FREEHILLS’ COMMANDING performance in mergers and acquisitions has been confirmed in the second-quarter league tables from Thomson Financial, in which the firm dominated both the Australia and New Zealand, and Asia-Pacific (excluding Japan) markets.
The firm came first place in both announced and confirmed deals for the first half of 2007 in Australia and New Zealand, with the most deals, highest rank value and greatest market share.
Freehills announced 79 deals giving it 45.7 per cent of the market, or $60.97 billion in rank value. According to corporate partner Rebecca Maslen-Stannage, the firm’s success comes largely down to a well-staffed M&A team, whose combined experience offers clients a fast turnaround in transaction advice.
Maslen-Stannage said the fact that transaction timelines have been shortening over the past two years across the industry has ended up working in Freehills’ favour.
“There is more pressure, but at the same time, the more you do it, the quicker you get,” she said. “If you want to get a transaction done quickly, you’ve just got to use someone who has done a similar deal three or four times before.”
Along with the increasing pressure comes inevitable concerns about retaining sought after M&A lawyers, but the Freehills partner said the mounting work was helping to keep their lawyers contented.
“We’ve got really talented people, and we take a lot of care that we appreciate their talent — to stretch them and let them use it,” she said.
One of the notable trends in the past six months has been the increasing presence of institutional shareholders in the minds of M&A strategists, Maslen-Stannage said.
“If you look at Qantas, Rebel Sport and Flight Centre, the institutions are stepping up and getting actively involved in M&A deals, and they are coming out early and taking public positions, which are influencing the success of the deal,” she said.
“That’s a pretty fascinating development if you’re an M&A lawyer, because now we have got to stay one step ahead of the game by thinking ‘how can we structure this transaction to make sure that we appeal to the institutional shareholders as well, and don’t let them effectively block the deal because it’s just not attractive to them?’”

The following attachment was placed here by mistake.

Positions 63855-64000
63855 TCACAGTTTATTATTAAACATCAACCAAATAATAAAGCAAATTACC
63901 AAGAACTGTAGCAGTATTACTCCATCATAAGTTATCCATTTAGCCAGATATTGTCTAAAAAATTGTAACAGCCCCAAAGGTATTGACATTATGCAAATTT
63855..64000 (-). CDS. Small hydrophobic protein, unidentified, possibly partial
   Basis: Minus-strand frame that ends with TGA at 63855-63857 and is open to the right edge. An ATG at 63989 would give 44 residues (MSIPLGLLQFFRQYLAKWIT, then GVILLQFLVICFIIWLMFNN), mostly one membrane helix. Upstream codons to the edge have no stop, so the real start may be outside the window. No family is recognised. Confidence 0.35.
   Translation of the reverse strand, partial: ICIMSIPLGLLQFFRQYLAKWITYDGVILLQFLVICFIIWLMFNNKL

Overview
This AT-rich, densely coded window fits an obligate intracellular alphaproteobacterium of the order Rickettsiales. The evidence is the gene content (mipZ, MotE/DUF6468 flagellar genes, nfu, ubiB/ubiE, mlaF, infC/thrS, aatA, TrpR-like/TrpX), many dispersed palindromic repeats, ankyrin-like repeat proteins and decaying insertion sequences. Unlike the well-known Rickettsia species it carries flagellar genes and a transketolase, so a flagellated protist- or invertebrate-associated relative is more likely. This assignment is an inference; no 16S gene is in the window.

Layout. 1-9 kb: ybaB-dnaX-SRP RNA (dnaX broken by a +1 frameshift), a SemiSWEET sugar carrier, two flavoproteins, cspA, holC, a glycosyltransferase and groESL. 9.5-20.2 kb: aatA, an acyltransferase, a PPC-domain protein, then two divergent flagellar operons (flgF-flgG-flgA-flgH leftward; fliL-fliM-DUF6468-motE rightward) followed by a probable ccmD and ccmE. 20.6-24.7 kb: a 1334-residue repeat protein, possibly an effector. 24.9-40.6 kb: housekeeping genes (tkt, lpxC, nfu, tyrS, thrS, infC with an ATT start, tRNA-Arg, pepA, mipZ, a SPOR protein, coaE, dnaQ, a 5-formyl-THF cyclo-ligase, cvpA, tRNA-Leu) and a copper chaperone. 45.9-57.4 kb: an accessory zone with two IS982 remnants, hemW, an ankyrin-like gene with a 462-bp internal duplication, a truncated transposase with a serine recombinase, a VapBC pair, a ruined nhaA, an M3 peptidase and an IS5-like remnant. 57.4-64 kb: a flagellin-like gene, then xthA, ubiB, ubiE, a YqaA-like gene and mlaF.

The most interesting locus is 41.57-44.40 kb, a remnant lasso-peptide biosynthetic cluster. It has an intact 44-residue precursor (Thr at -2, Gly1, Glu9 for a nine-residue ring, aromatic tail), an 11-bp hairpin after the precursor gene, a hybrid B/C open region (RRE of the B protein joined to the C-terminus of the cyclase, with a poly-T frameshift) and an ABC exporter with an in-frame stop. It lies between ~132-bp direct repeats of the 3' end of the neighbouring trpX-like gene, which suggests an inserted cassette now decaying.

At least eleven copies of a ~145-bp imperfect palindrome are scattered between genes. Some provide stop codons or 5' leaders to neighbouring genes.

Clayton Utz was the nearest competitor in announced deals, with 26.1 per cent of the market from 51 deals worth $34.84 billion. This represented a solid jump from 11th position in the same quarter for 2006, and a 333.3 per cent increase in rank value.
In third place was Mallesons Stephen Jaques, with $28.95 billion from 73 deals, winning it 21.7 per cent of the market — and improvement on fifth place for the same time in 2006. This was followed by Minter Ellison, who leapt from 19th in 2006 to fourth on the back of 42 announced deals worth $25.46 billion or 19.1 per cent.
Allens Arthur Robinson dropped from third position in 2006 to fifth for the first half of 2007, with 15.4 per cent of the market from 39 deals and $20.55 billion. Blake Dawson Waldron dropped a little further, from second in 2006 to sixth in 2007, with 38 deals worth $19.10 billion or 14.3 per cent of market share.
Of the remaining notable Australian players in the top 25, Baker & McKenzie rose from 29th in 2006 to eighth in 2007, with 6.5 per cent of the market from 24 deals and $8.72 billion.